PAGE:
Rhino Poaching in Assam Essay

Published: 2020-02-21 12:43:01
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Category: Poaching

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Rhino poaching in Assam is a major environmental issues in India which continues in the region of Kaziranga National Park, Manas National Park and some other grasslands of Assam. The one horn rhino or Indian rhino is surviving in the north-east corner of India, Assam. Kaziranga National Park, Pobitora in Marigaon district and Orang National Park in Darrang district of Assam account almost 95% of the total wild One horned rhino in the world.[1] These rhinos are inhabited most of the floodplain of the Indogangetic and Brahmaputra riverine tracts and the neighboring foothills. In early days[edit]

Moghul emperor Babur on a rhino hunt, 16th century Sport hunting became common in the late 1800s and early 1900s.[2] Indian rhinos were hunted relentlessly and persistently. Reports from the middle of the 19th century claim that some military officers in Assam individually shot more than 200 rhinos. By 1908, the population in Kaziranga had decreased to around 12 individuals.[3] In the early 1900s, the species had declined to near extinction.[2] Poaching for rhinoceros horn became the single most important reason for the decline of the Indian rhino after conservation measures were put in place from the beginning of the 20th century, when legal hunting ended. From 1980 to 1993, 692 rhinos were poached in India. In Indias Laokhowa Wildlife Sanctuary 41 rhinos were killed in 1983, virtually the entire population of the sanctuary.[4] By the mid-1990s, poaching had rendered the species extinct there.[5] Methods of poaching[edit]

Six methods of killing rhinos have been recorded:[4]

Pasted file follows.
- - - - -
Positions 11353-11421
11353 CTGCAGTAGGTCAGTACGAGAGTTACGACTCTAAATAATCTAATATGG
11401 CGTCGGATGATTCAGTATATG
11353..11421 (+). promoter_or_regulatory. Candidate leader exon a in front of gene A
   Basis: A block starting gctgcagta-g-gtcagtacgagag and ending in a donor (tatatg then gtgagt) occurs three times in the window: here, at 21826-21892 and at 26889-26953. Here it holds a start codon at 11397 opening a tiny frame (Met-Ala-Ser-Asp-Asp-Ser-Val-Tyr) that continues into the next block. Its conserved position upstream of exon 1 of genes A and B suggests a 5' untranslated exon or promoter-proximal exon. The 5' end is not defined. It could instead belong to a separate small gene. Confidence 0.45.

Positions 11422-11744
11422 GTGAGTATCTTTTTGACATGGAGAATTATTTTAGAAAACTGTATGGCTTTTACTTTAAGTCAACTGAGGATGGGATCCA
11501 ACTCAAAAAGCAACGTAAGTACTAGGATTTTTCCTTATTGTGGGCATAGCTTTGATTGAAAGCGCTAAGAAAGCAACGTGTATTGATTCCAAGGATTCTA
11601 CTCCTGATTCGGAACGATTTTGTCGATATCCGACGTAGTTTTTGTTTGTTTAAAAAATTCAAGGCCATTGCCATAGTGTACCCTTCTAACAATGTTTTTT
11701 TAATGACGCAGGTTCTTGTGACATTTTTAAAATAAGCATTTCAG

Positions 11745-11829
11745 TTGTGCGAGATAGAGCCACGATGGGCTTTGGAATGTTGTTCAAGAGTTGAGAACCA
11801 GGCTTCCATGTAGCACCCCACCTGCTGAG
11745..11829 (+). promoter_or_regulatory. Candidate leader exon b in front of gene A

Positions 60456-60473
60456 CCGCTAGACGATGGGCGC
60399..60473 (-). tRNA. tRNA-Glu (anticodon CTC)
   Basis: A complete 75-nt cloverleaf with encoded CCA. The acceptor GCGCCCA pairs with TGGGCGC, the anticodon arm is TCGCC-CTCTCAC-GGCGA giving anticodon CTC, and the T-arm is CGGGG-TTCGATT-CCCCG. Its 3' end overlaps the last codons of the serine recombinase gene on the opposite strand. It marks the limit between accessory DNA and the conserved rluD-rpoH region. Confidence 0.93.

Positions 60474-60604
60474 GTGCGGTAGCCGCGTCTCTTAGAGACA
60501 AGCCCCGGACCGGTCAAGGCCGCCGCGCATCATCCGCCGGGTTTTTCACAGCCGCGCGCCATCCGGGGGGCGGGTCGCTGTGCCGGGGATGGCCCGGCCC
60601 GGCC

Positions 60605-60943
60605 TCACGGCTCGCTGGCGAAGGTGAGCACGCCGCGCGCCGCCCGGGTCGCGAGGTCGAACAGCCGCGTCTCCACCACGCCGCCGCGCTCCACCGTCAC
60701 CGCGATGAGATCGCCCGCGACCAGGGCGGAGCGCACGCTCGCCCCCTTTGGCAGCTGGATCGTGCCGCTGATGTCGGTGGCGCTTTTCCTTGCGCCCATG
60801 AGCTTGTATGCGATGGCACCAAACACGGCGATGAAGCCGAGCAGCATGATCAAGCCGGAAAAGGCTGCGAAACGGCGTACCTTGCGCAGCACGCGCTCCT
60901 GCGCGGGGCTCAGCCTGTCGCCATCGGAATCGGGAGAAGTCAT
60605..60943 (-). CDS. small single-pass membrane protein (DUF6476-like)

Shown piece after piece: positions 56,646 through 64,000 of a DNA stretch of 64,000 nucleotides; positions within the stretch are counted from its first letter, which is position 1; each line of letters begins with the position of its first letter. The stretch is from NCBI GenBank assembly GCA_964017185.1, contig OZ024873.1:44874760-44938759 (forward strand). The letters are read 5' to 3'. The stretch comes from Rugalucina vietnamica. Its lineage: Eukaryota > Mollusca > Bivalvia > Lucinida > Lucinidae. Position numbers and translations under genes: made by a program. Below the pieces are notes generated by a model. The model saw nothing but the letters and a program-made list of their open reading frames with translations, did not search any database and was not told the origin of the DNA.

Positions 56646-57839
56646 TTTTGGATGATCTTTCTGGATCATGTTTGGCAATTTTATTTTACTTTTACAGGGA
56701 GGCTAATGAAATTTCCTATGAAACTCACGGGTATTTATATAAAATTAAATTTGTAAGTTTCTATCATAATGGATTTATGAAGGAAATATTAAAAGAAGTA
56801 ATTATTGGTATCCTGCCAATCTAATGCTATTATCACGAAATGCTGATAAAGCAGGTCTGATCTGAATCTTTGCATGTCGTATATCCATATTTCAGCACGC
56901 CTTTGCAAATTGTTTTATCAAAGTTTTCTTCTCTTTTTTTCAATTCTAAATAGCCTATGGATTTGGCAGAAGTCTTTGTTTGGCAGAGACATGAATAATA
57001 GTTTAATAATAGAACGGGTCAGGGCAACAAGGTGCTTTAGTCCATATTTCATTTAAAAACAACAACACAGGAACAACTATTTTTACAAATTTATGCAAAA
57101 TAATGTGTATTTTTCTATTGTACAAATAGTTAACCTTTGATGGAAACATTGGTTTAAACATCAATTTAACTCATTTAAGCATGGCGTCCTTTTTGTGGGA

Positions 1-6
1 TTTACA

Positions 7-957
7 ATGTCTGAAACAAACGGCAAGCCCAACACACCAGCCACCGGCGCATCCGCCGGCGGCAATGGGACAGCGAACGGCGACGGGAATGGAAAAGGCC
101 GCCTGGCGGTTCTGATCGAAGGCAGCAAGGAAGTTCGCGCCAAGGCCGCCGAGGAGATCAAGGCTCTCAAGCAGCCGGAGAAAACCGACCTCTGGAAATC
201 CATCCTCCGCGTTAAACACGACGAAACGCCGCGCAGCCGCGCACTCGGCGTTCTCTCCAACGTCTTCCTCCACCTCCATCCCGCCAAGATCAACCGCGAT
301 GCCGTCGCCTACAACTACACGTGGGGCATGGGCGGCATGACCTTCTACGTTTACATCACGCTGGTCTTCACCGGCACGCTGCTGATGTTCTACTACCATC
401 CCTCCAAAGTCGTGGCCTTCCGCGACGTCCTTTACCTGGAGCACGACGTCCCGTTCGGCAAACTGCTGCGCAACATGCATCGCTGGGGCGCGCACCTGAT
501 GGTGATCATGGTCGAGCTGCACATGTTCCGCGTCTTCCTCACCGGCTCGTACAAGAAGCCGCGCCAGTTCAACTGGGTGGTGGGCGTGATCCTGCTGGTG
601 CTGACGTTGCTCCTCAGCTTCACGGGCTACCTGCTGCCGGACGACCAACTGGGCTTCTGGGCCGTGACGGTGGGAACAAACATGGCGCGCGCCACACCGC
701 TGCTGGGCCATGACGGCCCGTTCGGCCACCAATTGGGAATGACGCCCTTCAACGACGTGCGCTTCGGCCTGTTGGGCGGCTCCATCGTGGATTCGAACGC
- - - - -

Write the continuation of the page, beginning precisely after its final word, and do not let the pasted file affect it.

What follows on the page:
Shooting is by far the most common method used; rhino horn traders hire sharpshooters and often supply them with rifles and ammunition. Trapping in a pit depends largely on the terrain and availability of grass to cover it; pits are dug out in such a way that a fallen animal has little room to manoeuvre with its head slightly above the pit, so that it is easy to saw off the horn. Electrocuting is used where high voltage powerlines pass through or near a protected area, to which poachers hook a long insulated rod connected to a wire, which is suspended above a rhino path. Poisoning by smearing zinc phosphide rat poison or pesticides on salt licks frequently used by rhinos. With a noose, which cuts through the rhinos skin and kills it by strangulation. Reasons[edit]

Illegal rhino horn trade has been the main problem facing managers of the rhino-protected areas of Assam. Some other parts like nails, skins have very high value in Asian traditional medicinal market. The horn is believed to be the strongest phrodisiac in China and used as Traditional Chinese Medicine. These parts are sold in areas where these beliefs are practiced mostly Asian countries including Vietnam and China on the black market.[6] Statistics[edit]

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